There is a famous quote attributed to German pastor and theologian Martin Niemöller: “They came first for the Communists, and I didn’t speak up because I wasn’t a Communist. Then they came for the trade unionists, and I didn’t speak up because I wasn’t a trade unionist. Then they came for the Jews, and I didn’t speak up because I wasn’t a Jew. Then they came for me and by that time no one was left to speak up.”
These days, especially with the recent spate of teen suicides, it can seem like no one cares about fellow human beings. Enter Gina Dukes, a heterosexual high-school teenager who has written a play about the plight of lesbian girls halfway across the world. Her play, “God Makes No Mistakes,” was selected from 715 submissions to the 2010 Annual Playwriting Festival. Now in its 23rd year, Philadelphia Young Playwrights’ New Voices: Workshop Productions gives middle and high-school playwrights the opportunity to see their creations presented in a professional workshop. As part of the showcase, the student playwrights are at the center of a two-week rehearsal and production process in which they interact with the director, actors and stage crew, culminating in a staging of their work. PGN spoke to this remarkable student between rehearsals.
PGN: Tell me a little about yourself. GD: I’m a high-school student at Science Leadership Academy. I’m in the 11th grade and I’ve been 17 for almost two weeks now.
PGN: What sign does that make you? GD: I’m a Libra.
PGN: So you’re about balance and fairness: That makes sense. Where are you originally from? GD: I’m from Philadelphia.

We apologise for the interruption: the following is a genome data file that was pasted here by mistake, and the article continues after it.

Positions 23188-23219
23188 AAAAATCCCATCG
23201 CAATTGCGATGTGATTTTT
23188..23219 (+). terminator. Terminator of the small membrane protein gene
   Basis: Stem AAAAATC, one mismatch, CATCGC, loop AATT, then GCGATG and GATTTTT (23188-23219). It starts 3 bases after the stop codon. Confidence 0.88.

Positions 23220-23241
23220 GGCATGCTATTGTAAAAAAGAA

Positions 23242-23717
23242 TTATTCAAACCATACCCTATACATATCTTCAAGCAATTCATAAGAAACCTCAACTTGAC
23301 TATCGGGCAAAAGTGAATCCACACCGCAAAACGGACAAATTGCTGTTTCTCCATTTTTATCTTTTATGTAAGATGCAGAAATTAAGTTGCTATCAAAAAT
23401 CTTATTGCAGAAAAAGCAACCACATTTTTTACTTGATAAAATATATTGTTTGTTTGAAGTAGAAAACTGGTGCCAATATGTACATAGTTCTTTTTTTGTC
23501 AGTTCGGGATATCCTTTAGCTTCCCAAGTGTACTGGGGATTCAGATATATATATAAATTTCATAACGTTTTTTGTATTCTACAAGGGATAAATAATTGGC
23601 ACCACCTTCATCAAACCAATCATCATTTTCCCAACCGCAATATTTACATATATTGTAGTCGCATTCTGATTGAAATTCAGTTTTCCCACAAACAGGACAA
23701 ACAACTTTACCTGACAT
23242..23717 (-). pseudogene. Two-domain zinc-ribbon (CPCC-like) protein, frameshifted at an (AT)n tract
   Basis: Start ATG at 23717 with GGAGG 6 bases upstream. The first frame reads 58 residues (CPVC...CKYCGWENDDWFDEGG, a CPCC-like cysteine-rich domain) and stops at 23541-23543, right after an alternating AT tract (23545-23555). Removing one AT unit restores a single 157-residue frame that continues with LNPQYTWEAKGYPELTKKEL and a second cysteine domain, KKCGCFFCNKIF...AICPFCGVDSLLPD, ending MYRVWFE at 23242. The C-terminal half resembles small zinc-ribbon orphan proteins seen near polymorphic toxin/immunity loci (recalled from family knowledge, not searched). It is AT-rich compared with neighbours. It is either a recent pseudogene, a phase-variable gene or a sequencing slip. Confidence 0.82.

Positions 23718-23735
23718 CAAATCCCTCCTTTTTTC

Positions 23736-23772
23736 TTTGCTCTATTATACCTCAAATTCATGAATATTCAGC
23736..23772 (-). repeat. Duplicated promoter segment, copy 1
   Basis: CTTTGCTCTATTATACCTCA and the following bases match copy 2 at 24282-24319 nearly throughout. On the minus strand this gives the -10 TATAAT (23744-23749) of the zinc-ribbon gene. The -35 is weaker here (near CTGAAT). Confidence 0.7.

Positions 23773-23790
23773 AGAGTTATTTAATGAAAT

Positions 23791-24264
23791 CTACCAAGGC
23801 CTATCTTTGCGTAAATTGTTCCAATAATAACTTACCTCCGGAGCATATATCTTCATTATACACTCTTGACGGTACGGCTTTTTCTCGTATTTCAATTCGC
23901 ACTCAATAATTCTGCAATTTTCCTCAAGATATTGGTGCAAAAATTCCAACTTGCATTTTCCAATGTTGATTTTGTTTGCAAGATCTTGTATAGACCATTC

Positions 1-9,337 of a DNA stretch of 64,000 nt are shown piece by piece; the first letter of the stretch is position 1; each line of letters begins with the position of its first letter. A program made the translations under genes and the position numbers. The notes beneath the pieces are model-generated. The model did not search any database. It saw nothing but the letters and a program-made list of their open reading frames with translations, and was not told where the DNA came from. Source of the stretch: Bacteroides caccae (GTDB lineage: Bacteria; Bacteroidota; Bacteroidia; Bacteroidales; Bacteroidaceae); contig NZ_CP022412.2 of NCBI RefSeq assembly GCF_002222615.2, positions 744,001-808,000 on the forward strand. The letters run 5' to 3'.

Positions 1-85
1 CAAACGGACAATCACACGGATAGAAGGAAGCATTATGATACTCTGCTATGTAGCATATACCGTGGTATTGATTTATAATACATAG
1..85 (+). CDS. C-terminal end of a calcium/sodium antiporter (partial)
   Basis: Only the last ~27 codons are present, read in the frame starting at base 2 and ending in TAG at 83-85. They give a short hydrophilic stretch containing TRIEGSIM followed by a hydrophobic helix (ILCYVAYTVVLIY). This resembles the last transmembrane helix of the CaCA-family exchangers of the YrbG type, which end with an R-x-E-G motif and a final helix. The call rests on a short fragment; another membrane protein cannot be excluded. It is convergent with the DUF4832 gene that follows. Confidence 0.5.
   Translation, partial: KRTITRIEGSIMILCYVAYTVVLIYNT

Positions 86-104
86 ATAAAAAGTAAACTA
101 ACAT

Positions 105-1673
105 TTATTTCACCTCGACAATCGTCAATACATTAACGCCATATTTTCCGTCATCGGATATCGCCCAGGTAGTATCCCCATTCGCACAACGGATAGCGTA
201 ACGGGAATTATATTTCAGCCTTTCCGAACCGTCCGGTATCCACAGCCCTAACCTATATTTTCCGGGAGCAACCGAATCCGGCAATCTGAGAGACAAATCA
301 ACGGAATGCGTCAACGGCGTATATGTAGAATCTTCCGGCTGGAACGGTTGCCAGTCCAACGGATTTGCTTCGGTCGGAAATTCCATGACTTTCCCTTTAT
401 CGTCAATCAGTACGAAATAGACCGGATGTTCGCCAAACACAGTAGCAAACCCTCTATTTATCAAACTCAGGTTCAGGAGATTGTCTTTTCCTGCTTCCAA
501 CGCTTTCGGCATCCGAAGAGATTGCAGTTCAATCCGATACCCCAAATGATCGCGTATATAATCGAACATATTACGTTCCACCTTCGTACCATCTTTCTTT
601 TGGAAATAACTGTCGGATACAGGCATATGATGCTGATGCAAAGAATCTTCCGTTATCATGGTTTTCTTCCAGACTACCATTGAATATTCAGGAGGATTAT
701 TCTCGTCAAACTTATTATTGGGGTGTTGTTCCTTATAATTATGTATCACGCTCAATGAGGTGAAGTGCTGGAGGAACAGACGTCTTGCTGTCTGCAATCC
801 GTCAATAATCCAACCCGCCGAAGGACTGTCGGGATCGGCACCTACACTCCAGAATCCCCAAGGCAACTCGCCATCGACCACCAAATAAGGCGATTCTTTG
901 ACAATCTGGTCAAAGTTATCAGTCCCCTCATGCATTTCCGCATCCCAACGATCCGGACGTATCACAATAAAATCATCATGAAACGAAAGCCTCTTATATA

PGN: Tell me about your family. GD: Most of my family is here in Philadelphia, though I have a history of relatives from the South. I’m the oldest of four, with a little brother and two sisters. My step-dad is an artist and painter and my mom home-schools my little brother.
PGN: What were you like as a kid? GD: I was really into books as a young child. I remember always having a passion for writing. I wrote my first book when I was about 5. It was five pages with one sentence on each page. I was really proud of it.
PGN: What was it about? GD: The five senses, one page for each sense.
PGN: What made you write your current play? GD: I came across an article about the situation that homosexuals face in Nigeria and it really got my attention. I decided to do some research on the subject.
PGN: Are you a member of the LGBT community? GD: I’m not a member, but I am an ally. At my school, we try to stop negative views — well, not views, but homophobic comments. So if someone says something homophobic, we encourage people to step up and say, “Hey, that’s not cool.” I think it’s important to support people who may be different.
PGN: I think it’s a great thing that someone would step up to defend a cause that’s not necessarily their cause. Especially with the climate in schools right now with bullying being a big issue, what made you decide to focus attention on an LGBT issue? Were you raised to be progressive or did you pick it up in school? GD: I guess it was just me and the things that I believe in. I have very strong values and after reading that article and about what happens to lesbians in Soweto*, I felt it was such an injustice that I wanted to write about it.